There can be no doubt this time of year means “back to school” to so many families around the country. As students return back to campus, this year, we wanted to take the opportunity to introduce you to some of this year’s recipients of the 2023 Jane Calmes Scholarship Fund.
As ALS progresses, the ability to participate by playing and creating music can become more challenging with the loss of motor function. But that doesn’t mean the ability to create music, and the ability to collaborate with others around music is entirely gone. Enter DuoRhythmo.
After retiring from a 50-year career in computer technology in 2015, Ken Baltes was finally able to follow his creative interests and focus on his passion for the arts. After he was diagnosed with ALS in 2020, he made it his goal to bring his love of the arts to others who are living with ALS.
Accessing insurance coverage for durable medical equipment is critical for people with ALS. However, too many private insurers either refuse to cover or set up insurmountable barriers for patients who desperately need access to the equipment they need to survive. Learn from people living with ALS and their families around the country who are facing these difficult challenges every day.
Motivated by the profound impact of ALS on their lives and families, Alex and Cory decided to use their shared passion for golf, and both their fathers' love of the sport, to make a difference. They envisioned creating an annual event that would raise both awareness and funds for ALS research and support, and with that the ‘100-Hole Challenge to Beat ALS’ was born.
Lluvia Alzate started doing pageants in hopes to have the platform needed to spread ALS awareness, while her mom Fanny was battling ALS. Fanny passed away in December 2022, and Lluvia continues to honor her memory. She was crowned Miss Houston USA 2023 and is competing in Miss Texas USA 2023 this summer.
Since 2019, The ALS Association Roundtable Program has provided a forum for candid, facilitated discussions that guide our strategy for ALS care, advocacy and research. Here are just a few examples of how Roundtable discussions have been turned into positive action for people living with ALS and their families.
Every year on June 21, The International Alliance of ALS/MND Associations marks Global ALS/MND Awareness Day, a day of recognition for people living with ALS/MND around the world, and of those everywhere working in the search for causes, treatments and ultimately a cure. This is an opportunity for everyone, everywhere in the ALS/MND community to get involved.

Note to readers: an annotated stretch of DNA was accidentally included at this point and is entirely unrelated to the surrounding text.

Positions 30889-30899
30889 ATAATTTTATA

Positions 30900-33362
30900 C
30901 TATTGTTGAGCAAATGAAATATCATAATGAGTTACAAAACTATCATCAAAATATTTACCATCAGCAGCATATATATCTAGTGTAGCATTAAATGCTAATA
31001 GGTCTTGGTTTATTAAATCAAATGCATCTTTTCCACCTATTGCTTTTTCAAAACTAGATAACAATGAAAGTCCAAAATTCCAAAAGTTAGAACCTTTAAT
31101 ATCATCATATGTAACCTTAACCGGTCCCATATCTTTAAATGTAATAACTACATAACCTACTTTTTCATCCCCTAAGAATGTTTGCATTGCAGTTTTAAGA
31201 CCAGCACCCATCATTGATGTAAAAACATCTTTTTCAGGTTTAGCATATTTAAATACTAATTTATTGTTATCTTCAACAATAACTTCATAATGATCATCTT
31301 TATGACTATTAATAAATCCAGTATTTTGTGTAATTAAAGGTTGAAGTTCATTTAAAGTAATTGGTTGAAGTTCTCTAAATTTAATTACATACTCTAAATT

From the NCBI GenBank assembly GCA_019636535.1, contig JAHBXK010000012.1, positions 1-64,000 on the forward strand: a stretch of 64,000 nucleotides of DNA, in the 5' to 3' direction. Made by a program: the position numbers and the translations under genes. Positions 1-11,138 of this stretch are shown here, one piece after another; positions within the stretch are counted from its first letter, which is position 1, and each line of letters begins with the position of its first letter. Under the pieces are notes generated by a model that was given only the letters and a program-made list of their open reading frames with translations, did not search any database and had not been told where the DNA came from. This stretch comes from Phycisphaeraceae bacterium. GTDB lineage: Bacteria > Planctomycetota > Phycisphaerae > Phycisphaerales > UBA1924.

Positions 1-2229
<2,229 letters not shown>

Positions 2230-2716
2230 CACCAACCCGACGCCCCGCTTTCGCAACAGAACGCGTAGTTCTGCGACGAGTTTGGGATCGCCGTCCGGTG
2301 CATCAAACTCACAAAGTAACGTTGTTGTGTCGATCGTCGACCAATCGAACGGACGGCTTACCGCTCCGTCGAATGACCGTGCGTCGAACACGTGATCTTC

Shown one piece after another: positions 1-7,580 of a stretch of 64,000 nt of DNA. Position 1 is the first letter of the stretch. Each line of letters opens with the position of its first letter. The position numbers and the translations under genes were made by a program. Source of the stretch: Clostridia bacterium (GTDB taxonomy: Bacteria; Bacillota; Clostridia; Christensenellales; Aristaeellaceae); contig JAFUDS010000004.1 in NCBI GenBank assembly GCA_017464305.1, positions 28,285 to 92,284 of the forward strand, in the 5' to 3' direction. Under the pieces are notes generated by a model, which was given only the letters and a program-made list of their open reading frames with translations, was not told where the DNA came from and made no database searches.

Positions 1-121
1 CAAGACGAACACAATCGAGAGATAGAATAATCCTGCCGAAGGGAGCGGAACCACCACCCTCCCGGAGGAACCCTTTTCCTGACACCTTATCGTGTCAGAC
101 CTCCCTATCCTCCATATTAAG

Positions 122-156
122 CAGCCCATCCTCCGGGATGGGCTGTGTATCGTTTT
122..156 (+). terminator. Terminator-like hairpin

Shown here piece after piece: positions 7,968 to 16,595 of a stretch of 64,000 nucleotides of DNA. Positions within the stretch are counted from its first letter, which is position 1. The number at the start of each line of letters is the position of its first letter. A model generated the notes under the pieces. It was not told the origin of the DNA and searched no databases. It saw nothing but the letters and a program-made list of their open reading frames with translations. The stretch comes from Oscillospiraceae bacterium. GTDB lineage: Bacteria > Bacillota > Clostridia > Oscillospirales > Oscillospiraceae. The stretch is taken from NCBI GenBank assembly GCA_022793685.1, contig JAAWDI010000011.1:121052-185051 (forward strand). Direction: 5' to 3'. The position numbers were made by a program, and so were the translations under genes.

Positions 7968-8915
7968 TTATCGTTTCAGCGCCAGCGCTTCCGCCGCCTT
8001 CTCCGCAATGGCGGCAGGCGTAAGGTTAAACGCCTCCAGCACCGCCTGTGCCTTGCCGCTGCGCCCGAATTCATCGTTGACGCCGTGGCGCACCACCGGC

Sydney’s father was diagnosed with ALS in April of 2017, but it did not stop him from living the rest of his life to the fullest and encouraging others to do the same. Sydney knew ALS could not take away her dad’s love of adventure, and she wanted to find a way to continue that love even when he no longer could. He passed away in 2018, but Sydney took on his bucket list as her own.
The Hero Award is the highest honor given by The ALS Association. Each year, we recognize people living with, or who have lived with, ALS who have made a significant impact in the fight against the disease. This year’s honorees—Patrick Dolan, Steve Kowalski, Joel Shamaskin, David Tomassoni—have all made a lasting impact for the ALS community.
Since 2021, June 2 has been celebrated as Lou Gehrig Day by MLB in ballparks across the country, a day to help spread awareness and raise funds for people living with ALS and their families. June 2 marks when Gehrig became the New York Yankees starting first baseman in 1925—the start of his incredible streak of consecutive games played—as well as the day he passed away from ALS in 1941.
The ALS Association has launched My ALS Journey™, a new interactive, web-based tool that allows people living with ALS to take control of their journey with the disease. Developed in consultation with the ALS community, My ALS Journey is designed to put individuals living with ALS in the driver’s seat of their own health care journey.
Gayle Jacobs’ journey with ALS started in 2017 when she was diagnosed at the age of 44. An optimistic and positive person by nature, she realized what an incredible network of support she had surrounding her with her family and friends, and she quickly set her sights on how she wanted to live her life with ALS.
In March 2022, after several months of multiple doctor visits and many tests, Jacob Harper was diagnosed with P525L FUS ALS—a nano-rare version of ALS only found in people under the age of 25. Jacob is on the Jacifusen clinical trial trying to slow progression, as he shares his testimony with people from all over the world.
In recognition of National Volunteer Week, we are shining a spotlight on some of The ALS Association’s amazing, dedicated volunteers, and highlighting the incredible work they are doing to support our mission.
The ALS Association is accepting applications for The Jane Calmes ALS Scholarship Fund, which was established in 2019 to support post-high school education for students whose lives have been impacted by ALS. Scholarship recipients receive up to $5,000 per year to help cover the cost of education.
Diagnosed with ALS in 2011, SDSU’s Assistant Coach, Mark Fisher, has helped lead the Aztecs to eight consecutive 20-win seasons during his career, an incredible accomplishment for any coach. And now, adding to his list of accolades, Mark will become the first known person living with ALS to coach in a Final Four when the Aztecs take on the Owls of Florida Atlantic University tomorrow night in Houston.
The YCare youth caregiving training program was developed to meet the needs of young caregivers who care for the adult in their life living with ALS. At the International Alliance of ALS/MND Association meeting in late 2022, the creators of the YCare program and a team of local experts presented on how they are translating the YCare program, in some cases quite literally, for use in South Africa.